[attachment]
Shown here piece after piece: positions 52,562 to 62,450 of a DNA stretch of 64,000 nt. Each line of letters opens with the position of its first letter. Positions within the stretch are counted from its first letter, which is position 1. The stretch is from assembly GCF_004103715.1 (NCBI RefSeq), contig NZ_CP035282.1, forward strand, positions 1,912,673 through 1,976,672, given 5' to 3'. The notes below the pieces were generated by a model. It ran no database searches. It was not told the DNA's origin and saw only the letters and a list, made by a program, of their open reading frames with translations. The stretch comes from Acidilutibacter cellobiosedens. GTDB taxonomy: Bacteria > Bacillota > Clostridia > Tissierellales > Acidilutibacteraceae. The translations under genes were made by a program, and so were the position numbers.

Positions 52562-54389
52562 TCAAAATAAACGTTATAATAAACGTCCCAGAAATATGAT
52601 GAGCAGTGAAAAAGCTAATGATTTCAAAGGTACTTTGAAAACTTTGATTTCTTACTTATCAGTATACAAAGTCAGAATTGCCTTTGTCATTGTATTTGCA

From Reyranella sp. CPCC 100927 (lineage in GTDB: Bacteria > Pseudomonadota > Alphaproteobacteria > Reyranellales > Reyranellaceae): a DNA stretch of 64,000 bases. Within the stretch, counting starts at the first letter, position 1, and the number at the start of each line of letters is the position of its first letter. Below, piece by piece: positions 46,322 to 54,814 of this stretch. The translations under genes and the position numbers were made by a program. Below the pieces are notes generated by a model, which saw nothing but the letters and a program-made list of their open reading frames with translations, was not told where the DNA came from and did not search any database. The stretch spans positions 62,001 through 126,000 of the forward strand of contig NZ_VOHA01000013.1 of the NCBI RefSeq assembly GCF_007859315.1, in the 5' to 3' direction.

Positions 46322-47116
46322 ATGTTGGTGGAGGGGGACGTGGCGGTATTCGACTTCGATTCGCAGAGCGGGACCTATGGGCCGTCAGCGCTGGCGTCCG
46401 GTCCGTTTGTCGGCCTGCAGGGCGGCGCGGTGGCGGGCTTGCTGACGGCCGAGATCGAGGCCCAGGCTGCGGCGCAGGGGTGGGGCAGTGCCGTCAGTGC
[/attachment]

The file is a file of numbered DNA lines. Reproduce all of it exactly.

Shown here piece after piece: positions 52,562 to 62,450 of a DNA stretch of 64,000 nt. Each line of letters opens with the position of its first letter. Positions within the stretch are counted from its first letter, which is position 1. The stretch is from assembly GCF_004103715.1 (NCBI RefSeq), contig NZ_CP035282.1, forward strand, positions 1,912,673 through 1,976,672, given 5' to 3'. The notes below the pieces were generated by a model. It ran no database searches. It was not told the DNA's origin and saw only the letters and a list, made by a program, of their open reading frames with translations. The stretch comes from Acidilutibacter cellobiosedens. GTDB taxonomy: Bacteria > Bacillota > Clostridia > Tissierellales > Acidilutibacteraceae. The translations under genes were made by a program, and so were the position numbers.

Positions 52562-54389
52562 TCAAAATAAACGTTATAATAAACGTCCCAGAAATATGAT
52601 GAGCAGTGAAAAAGCTAATGATTTCAAAGGTACTTTGAAAACTTTGATTTCTTACTTATCAGTATACAAAGTCAGAATTGCCTTTGTCATTGTATTTGCA

From Reyranella sp. CPCC 100927 (lineage in GTDB: Bacteria > Pseudomonadota > Alphaproteobacteria > Reyranellales > Reyranellaceae): a DNA stretch of 64,000 bases. Within the stretch, counting starts at the first letter, position 1, and the number at the start of each line of letters is the position of its first letter. Below, piece by piece: positions 46,322 to 54,814 of this stretch. The translations under genes and the position numbers were made by a program. Below the pieces are notes generated by a model, which saw nothing but the letters and a program-made list of their open reading frames with translations, was not told where the DNA came from and did not search any database. The stretch spans positions 62,001 through 126,000 of the forward strand of contig NZ_VOHA01000013.1 of the NCBI RefSeq assembly GCF_007859315.1, in the 5' to 3' direction.

Positions 46322-47116
46322 ATGTTGGTGGAGGGGGACGTGGCGGTATTCGACTTCGATTCGCAGAGCGGGACCTATGGGCCGTCAGCGCTGGCGTCCG
46401 GTCCGTTTGTCGGCCTGCAGGGCGGCGCGGTGGCGGGCTTGCTGACGGCCGAGATCGAGGCCCAGGCTGCGGCGCAGGGGTGGGGCAGTGCCGTCAGTGC